Jack Shaheen dies; scholar persuaded Disney to alter 'Aladdin' as he fought Hollywood's racial stereotypes

Jack Shaheen, who taught for decades at Southern Illinois University, urged Hollywood to change its portrayals of Arabs as just "billionaires, bombers and belly dancers."

LOS ANGELES - Jack Shaheen, a prominent writer, scholar and activist who persistently — though diplomatically — challenged negative stereotypes of Arabs in film and television, has died at age 81.

Shaheen, who died over the weekend in South Carolina after battling cancer, took on studio executives, offered counsel to actors and directors and lectured around in the world in his relentless quest to persuade Hollywood to move beyond the cinematic image of Arabs as just “billionaires, bombers and belly dancers.”

“There is no escaping the Arab stereotype,” Shaheen wrote in the preface to his 2001 book “Reel Bad Arabs: How Hollywood Vilifies a People,” before digging into what he said was the unrelenting portrayal of Arabs and Muslims as barbaric, uncultured, wealthy and unspeakably violent.

“These notions are as false as the assertions that blacks are lazy, Hispanics are dirty, Jews are greedy and Italians are criminals,” he wrote in “The TV Arab,” a painstaking study of hundred of television shows, from sitcoms to cartoons.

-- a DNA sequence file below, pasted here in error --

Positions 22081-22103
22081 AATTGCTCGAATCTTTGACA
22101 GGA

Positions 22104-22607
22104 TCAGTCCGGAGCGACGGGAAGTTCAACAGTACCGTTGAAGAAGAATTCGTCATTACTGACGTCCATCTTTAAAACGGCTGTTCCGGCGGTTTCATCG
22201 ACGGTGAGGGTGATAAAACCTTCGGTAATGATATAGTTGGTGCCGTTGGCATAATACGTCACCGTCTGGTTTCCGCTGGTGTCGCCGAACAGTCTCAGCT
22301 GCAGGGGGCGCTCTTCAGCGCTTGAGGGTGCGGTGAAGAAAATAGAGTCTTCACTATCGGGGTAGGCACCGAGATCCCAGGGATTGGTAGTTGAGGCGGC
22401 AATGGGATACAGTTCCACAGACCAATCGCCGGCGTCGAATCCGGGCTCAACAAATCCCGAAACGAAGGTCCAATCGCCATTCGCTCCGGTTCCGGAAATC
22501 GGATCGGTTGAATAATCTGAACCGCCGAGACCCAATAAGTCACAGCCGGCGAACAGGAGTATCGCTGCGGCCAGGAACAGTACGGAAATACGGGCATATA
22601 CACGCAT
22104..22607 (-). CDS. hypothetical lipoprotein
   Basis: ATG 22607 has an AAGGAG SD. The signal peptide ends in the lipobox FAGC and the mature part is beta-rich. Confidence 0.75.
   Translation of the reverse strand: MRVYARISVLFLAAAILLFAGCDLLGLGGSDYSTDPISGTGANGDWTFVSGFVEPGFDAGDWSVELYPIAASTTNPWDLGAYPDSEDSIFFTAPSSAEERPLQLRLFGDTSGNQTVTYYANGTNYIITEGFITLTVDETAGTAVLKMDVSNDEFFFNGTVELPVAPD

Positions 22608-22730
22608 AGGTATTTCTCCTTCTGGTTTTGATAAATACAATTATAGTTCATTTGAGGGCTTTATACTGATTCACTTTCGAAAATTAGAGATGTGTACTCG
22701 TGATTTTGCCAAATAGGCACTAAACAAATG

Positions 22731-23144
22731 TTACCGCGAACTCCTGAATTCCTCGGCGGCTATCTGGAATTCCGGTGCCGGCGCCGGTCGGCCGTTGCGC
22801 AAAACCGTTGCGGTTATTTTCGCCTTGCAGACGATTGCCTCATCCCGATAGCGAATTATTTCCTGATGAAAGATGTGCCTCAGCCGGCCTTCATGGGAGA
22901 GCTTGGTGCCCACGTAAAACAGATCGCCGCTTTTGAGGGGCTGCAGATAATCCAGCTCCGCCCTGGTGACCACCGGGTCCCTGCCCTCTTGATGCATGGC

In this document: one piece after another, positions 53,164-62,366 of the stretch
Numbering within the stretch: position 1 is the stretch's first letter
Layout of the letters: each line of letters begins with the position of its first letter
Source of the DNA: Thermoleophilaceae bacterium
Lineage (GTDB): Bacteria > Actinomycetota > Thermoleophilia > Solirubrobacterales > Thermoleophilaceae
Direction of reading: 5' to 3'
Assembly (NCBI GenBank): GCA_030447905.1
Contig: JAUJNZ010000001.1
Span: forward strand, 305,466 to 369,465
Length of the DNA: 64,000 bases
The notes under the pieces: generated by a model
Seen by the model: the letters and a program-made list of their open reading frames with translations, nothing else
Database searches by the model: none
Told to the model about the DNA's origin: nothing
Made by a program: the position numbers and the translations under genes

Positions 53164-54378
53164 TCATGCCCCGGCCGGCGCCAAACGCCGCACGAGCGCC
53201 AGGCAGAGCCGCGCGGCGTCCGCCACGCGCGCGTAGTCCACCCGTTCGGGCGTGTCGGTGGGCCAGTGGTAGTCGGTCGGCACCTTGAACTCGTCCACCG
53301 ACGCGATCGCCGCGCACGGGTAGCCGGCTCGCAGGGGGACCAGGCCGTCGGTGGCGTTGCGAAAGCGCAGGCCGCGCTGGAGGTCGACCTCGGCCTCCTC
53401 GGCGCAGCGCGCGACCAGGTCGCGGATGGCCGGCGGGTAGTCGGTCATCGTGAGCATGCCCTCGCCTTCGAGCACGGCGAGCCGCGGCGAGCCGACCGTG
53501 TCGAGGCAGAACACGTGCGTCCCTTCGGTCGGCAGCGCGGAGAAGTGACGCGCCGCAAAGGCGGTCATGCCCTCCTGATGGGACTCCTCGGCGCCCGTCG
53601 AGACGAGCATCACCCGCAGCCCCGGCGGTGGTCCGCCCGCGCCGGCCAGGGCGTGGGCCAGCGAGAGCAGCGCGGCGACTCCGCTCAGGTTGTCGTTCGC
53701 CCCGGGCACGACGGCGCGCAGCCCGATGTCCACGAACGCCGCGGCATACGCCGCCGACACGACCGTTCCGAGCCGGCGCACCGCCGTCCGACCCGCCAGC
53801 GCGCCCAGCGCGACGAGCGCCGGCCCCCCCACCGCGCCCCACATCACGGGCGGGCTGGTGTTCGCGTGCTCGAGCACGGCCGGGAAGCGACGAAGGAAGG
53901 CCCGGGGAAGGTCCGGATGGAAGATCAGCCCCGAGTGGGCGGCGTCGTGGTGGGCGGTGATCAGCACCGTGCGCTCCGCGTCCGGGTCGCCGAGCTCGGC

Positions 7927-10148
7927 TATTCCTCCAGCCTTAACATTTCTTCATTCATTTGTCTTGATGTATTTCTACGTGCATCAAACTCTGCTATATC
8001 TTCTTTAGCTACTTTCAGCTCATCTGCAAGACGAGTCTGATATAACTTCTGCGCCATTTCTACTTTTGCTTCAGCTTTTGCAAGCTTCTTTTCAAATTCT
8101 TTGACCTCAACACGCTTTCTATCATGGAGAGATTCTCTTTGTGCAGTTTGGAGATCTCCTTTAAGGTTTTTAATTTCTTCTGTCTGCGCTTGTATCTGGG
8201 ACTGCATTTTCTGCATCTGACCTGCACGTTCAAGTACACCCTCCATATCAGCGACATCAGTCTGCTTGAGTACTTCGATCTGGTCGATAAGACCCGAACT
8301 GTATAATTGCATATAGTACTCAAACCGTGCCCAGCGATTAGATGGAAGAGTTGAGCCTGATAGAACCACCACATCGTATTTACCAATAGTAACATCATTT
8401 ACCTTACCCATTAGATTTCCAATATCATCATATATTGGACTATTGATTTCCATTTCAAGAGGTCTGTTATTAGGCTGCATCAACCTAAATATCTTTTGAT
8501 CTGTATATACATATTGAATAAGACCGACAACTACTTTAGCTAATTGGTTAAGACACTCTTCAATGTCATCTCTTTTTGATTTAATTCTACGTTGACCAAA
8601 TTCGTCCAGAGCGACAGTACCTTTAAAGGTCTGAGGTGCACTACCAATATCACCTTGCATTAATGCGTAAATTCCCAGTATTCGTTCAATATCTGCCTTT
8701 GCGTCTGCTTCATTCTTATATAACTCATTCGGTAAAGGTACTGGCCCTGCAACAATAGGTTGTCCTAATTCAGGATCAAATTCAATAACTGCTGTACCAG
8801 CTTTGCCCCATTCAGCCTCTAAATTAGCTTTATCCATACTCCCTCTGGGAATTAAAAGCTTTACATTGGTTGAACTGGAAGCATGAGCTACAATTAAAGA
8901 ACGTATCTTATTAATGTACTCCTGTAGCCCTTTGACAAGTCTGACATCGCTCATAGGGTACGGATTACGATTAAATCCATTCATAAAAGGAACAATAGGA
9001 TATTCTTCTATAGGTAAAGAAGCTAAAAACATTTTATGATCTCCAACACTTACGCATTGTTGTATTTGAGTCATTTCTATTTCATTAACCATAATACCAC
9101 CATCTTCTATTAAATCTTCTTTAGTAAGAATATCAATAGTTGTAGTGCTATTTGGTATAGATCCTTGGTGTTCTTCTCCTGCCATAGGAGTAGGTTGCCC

n 1993, his efforts helped persuade Disney to change the lyrics to the song “Arabian Nights” in its animated musical “Aladdin.”

When the film premiered, the lyrics seemed the stuff of racism to people like Shaheen:

Oh, I come from a land

From a faraway place

Where the camels roam

Where they cut off your ear

If they don’t like your face

It’s barbaric, but hey, it’s home.

In a opinion piece in the Los Angeles Times, Shaheen protested that Disney had managed to deliver a painful reminder to millions of Arab Americans that “the abhorrent Arab stereotype is as ubiquitous as Aladdin’s lamp.”

Disney yielded and trimmed the ear-cutting lines from the video release of the film, but refused to erase the “it’s barbaric” line, arguing it was a reference to the landscape, not the people who lived there.

It was emblematic of the small victories Shaheen would win. Never expecting seismic change in how the industry would portray Arabs, he was comfortable winning converts one by one, lecture by lecture, email by email, book by book. - Agencies